Wednesday, March 13, 2013

How to lose your (foreign) key?

One of the many reasons to switch from MyISAM to InnoDB (or NDB) is the support of foreign keys which helps to guarantee referential integrity.

This is how it's supposed to work:
mysql> CREATE TABLE parent (id INT AUTO_INCREMENT NOT NULL, 
    -> pname VARCHAR(100) NOT NULL, PRIMARY KEY(`id`));
Query OK, 0 rows affected (0.01 sec)

mysql> CREATE TABLE child (id INT AUTO_INCREMENT NOT NULL, cname VARCHAR(100) NOT NULL, 
    -> pid INT NOT NULL, PRIMARY KEY(`id`), FOREIGN KEY `fk_parent_child` (`id`) REFERENCES parent (`id`));
Query OK, 0 rows affected (0.01 sec)

mysql> SHOW CREATE TABLE child\G
*************************** 1. row ***************************
       Table: child
Create Table: CREATE TABLE `child` (
  `id` int(11) NOT NULL AUTO_INCREMENT,
  `cname` varchar(100) NOT NULL,
  `pid` int(11) NOT NULL,
  PRIMARY KEY (`id`),
  CONSTRAINT `child_ibfk_1` FOREIGN KEY (`id`) REFERENCES `parent` (`id`)
) ENGINE=InnoDB DEFAULT CHARSET=latin1
1 row in set (0.01 sec)

But unfortunately it sometimes doesn't work as we expect:
mysql> CREATE TABLE parent (id INT AUTO_INCREMENT NOT NULL, 
    -> pname VARCHAR(100) NOT NULL, PRIMARY KEY(`id`));
Query OK, 0 rows affected (0.01 sec)

mysql> CREATE TABLE child (id INT AUTO_INCREMENT NOT NULL, cname VARCHAR(100) NOT NULL, 
    -> pid INT NOT NULL REFERENCES parent(`id`), PRIMARY KEY(`id`));
Query OK, 0 rows affected (0.01 sec)

mysql> SHOW CREATE TABLE child\G
*************************** 1. row ***************************
       Table: child
Create Table: CREATE TABLE `child` (
  `id` int(11) NOT NULL AUTO_INCREMENT,
  `cname` varchar(100) NOT NULL,
  `pid` int(11) NOT NULL,
  PRIMARY KEY (`id`)
) ENGINE=InnoDB DEFAULT CHARSET=latin1
1 row in set (0.00 sec)
This is a known bug: Bug #17943.

But there is yet another way of losing a foreign key:
mysql> CREATE TABLE parent (id INT AUTO_INCREMENT NOT NULL, 
    -> pname VARCHAR(100) NOT NULL, PRIMARY KEY(`id`));
Query OK, 0 rows affected (0.01 sec)

mysql> CREATE TABLE child (id INT AUTO_INCREMENT NOT NULL, cname VARCHAR(100) NOT NULL COMMENT 'Parent\'s name', 
    -> pid INT NOT NULL, PRIMARY KEY(`id`), FOREIGN KEY `fk_parent_child` (`id`) REFERENCES parent (`id`));
Query OK, 0 rows affected (0.00 sec)

mysql> SHOW CREATE TABLE child\G 
*************************** 1. row ***************************
       Table: child
Create Table: CREATE TABLE `child` (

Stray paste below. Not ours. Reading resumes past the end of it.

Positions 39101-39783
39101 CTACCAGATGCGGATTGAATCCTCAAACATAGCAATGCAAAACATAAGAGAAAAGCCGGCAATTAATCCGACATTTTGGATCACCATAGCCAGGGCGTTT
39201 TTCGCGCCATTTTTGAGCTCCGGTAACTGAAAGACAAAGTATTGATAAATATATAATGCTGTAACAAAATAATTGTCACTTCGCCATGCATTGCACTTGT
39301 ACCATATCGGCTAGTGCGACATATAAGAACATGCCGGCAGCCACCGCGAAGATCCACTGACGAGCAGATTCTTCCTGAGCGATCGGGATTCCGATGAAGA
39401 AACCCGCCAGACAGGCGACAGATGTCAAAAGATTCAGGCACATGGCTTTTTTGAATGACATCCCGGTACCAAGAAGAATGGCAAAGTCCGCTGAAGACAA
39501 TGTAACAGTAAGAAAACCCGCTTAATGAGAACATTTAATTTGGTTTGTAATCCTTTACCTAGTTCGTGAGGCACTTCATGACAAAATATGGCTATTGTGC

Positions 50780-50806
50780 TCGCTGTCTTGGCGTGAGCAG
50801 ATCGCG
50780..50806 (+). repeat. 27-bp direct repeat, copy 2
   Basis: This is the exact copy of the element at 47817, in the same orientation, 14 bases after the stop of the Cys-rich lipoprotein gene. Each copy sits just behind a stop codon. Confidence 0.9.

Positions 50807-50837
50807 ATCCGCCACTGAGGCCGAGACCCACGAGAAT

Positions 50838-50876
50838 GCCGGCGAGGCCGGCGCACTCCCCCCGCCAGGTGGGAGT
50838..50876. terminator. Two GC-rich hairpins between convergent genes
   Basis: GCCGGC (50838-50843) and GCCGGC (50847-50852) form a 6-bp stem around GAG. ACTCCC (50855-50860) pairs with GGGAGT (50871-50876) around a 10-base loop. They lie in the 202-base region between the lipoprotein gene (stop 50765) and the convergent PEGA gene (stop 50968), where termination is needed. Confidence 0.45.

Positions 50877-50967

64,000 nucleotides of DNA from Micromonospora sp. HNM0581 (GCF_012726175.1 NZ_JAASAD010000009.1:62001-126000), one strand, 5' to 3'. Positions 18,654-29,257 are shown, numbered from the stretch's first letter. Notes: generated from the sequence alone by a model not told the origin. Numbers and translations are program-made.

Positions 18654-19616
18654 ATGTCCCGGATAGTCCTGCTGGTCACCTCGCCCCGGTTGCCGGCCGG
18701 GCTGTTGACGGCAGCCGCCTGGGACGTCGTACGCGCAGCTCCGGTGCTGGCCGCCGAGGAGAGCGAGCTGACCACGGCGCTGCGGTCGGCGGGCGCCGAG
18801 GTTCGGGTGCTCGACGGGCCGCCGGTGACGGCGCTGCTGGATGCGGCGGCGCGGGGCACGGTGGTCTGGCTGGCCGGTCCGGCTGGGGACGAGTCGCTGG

`id` int(11) NOT NULL AUTO_INCREMENT,
  `cname` varchar(100) NOT NULL COMMENT 'Parent''s name',
  `pid` int(11) NOT NULL,
  PRIMARY KEY (`id`)
) ENGINE=InnoDB DEFAULT CHARSET=latin1
1 row in set (0.00 sec)
This is also a known bug: Bug #68367

And the third way to lose a foreign key:
mysql> CREATE TABLE parent (id INT AUTO_INCREMENT NOT NULL, 
    -> pname VARCHAR(100) NOT NULL, PRIMARY KEY(`id`));                                                    
Query OK, 0 rows affected (0.00 sec)

mysql> CREATE TABLE child (id INT AUTO_INCREMENT NOT NULL, cname VARCHAR(100) NOT NULL, 
    -> pid INT NOT NULL, PRIMARY KEY(`id`), FOREIGN KEY `fk_parent_child` (`id`) REFERENCES parent (`id`));
Query OK, 0 rows affected (0.01 sec)

mysql> SHOW CREATE TABLE child\G 
*************************** 1. row ***************************
       Table: child
Create Table: CREATE TABLE `child` (
  `id` int(11) NOT NULL AUTO_INCREMENT,
  `cname` varchar(100) NOT NULL,
  `pid` int(11) NOT NULL,
  PRIMARY KEY (`id`)
) ENGINE=MyISAM DEFAULT CHARSET=latin1
1 row in set (0.00 sec)

mysql> ALTER TABLE child ENGINE=InnoDB;
Query OK, 0 rows affected (0.01 sec)
Records: 0  Duplicates: 0  Warnings: 0

mysql> SHOW CREATE TABLE child\G
*************************** 1. row ***************************
       Table: child
Create Table: CREATE TABLE `child` (
  `id` int(11) NOT NULL AUTO_INCREMENT,
  `cname` varchar(100) NOT NULL,
  `pid` int(11) NOT NULL,
  PRIMARY KEY (`id`)
) ENGINE=InnoDB DEFAULT CHARSET=latin1
1 row in set (0.00 sec)
This is not a bug, but it sometimes happens (especially with 5.1 and earlier). The developer creates a table and the realized he/she didn't specify the correct storage engine. This is well documented and well known.

So be careful and check if the key is where you expect it to be. With information_schema the information about foreign keys is not only available with SHOW statements but also as a table.
mysql> SELECT * FROM information_schema.referential_constraints WHERE CONSTRAINT_SCHEMA='fktest'\G
*************************** 1. row ***************************
       CONSTRAINT_CATALOG: def
        CONSTRAINT_SCHEMA: fktest
          CONSTRAINT_NAME: child_ibfk_1
UNIQUE_CONSTRAINT_CATALOG: def
 UNIQUE_CONSTRAINT_SCHEMA: fktest
   UNIQUE_CONSTRAINT_NAME: PRIMARY
             MATCH_OPTION: NONE
              UPDATE_RULE: RESTRICT
              DELETE_RULE: RESTRICT
               TABLE_NAME: child
    REFERENCED_TABLE_NAME: parent
1 row in set (0.00 sec)

1 comment:

  1. AKA: FK support outside of the storage engine is a terrible concept that should have been eliminated years ago.

    ReplyDelete